CARBONDALE — For those looking for an alternative to the usual family activities this holiday season, Jeff Garner says he has just the thing.
The Panic Room, an “escape room experience” on the east side of Carbondale, is now offering a Christmas-themed room that asks participants to work together to solve puzzles, follow clues and save Christmas before the clock runs out.
“I’m promoting this as an alternate (thing) to do for families and friends. Christmas Day especially, there’s nothing to do — everything’s closed,” said Garner, who opened the business in August.
The Panic Room will be open throughout the holidays, and Garner said he has several games booked for Christmas Eve and Christmas Day. The games are available by appointment only.
Inspired by the point-and-click online games, physical escape rooms first became popular in Asia and spread to large cities in the U.S. a few years ago. Carbondale Escape Rooms, located on The Island in downtown Carbondale, opened in 2015.
The premise behind the trend is simple: You’re locked inside a room and you must solve a series of puzzles to get out.
Garner, who works full-time at the Center for Teaching Excellence at Southern Illinois University, was inspired to start his own escape room business after he visited one in Indianapolis.
“They were still pretty new at that point, and I didn’t really know anything about it. Afterward, it was one of those things where, even though I had a great experience, I was kind of picking it apart, and I was like, ‘Man, if they would have done this, it would have been so much better,’” Garner said.
Garner sketched some of his own ideas out and found he that loved coming up with the puzzles and challenges. He finished writing his first game, picked up some cheap props and asked his family to give his prototype a try.
“They all had a blast doing it, and I started working on a couple more rooms, and then it got to the point where I thought, ‘I think I really have something here,’” Garner said.
“The Christmas Room” launched earlier this month and will be open into the month of January until interest dies down, Garner said. Up to six people can play at a time.
“A Dark Elf has discovered a way to stop Christmas,” reads the description of the game on the Panic Room’s website. “Sensing danger, Santa has sent your team to the only place that may contain the tools necessary to thwart the Dark Elf’s plans. Now it is up to you to restore the magic before time runs out and Christmas is gone … forever!”
“Success rate solely depends on communication,” Garner said. “So many times, you’re monitoring the rooms as they’re playing, and you can see that someone’s found something but the rest of the group doesn’t know it. … The better groups are the ones that communicate well and they work together well.”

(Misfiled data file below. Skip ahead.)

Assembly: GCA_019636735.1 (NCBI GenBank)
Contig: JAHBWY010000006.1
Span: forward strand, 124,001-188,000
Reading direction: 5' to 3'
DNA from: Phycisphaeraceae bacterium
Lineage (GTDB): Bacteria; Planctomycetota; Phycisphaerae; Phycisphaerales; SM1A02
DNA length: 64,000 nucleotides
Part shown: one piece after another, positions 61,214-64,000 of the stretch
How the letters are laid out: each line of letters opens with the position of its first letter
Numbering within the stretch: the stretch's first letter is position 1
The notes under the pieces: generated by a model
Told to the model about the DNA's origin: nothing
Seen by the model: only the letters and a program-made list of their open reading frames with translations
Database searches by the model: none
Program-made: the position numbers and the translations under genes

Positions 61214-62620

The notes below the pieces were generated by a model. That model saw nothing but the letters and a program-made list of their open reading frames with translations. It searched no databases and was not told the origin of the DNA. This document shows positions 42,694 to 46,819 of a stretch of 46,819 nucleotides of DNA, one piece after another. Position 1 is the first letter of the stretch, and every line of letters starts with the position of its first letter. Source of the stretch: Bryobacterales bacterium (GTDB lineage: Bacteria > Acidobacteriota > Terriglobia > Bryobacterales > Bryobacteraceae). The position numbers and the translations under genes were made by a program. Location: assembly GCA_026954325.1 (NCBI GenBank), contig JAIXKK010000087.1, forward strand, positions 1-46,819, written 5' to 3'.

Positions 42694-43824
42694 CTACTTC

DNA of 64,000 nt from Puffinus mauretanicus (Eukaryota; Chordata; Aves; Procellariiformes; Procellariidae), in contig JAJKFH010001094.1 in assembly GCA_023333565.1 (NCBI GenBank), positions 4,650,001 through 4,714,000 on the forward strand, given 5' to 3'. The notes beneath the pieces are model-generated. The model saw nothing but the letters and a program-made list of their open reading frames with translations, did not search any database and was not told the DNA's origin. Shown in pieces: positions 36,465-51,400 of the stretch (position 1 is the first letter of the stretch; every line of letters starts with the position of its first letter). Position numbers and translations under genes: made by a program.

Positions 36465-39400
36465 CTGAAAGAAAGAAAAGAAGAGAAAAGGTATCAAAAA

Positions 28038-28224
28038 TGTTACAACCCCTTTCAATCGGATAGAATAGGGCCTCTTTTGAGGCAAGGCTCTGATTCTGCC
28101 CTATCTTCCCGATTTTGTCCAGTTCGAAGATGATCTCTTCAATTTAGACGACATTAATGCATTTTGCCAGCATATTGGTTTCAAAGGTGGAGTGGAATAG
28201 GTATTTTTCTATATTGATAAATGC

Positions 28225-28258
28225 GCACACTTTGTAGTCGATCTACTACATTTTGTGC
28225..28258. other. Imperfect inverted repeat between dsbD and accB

You have free articles remaining.
“The Haunting,” themed around paranormal research, is Garner’s largest room, accommodating 10 people. It’s also the most difficult.
“That’s been a big hit, and I’ve had a lot of businesses come in with their staff and do team-building, and different student groups or youth groups, and it’s a really fun game,” Garner said.
“Secrets of Little Egypt,” a smaller escape room capped at six people, is an expedition leading down into an underground ancient Egyptian civilization.
He has two more rooms slated to open up next year: “Hollywood Horror” and “Codebreakers.”
“That is a problem with a lot of escape rooms: Once a group comes in and does a room, they’re not going to come in and do the same room again,” Garner said.
In early 2018, he plans to develop two small spaces that can be transformed into escape rooms quickly at a customer’s request.
“They’re going to be interchangeable, so it’ll be fewer effects, less time, but less money, too,” Garner said. “ … I’ll be able to continually add new rooms, and hopefully keep people coming back over and over and over again.”
Garner strives to make each new room completely different and to ensure that all the puzzles fit seamlessly into the storylines.
As for whether the escape room trend is here to stay, Garner said he hopes so.
“That’s the thing with trends and fads — you never really know,” Garner said. “I hope this is something that continues forever, but if it’s something that it does look like it’s going to start fading away, I’ll evolve with whatever is going to take its place. I think the concept of escape rooms will stay, but maybe the face of it might look a little different.”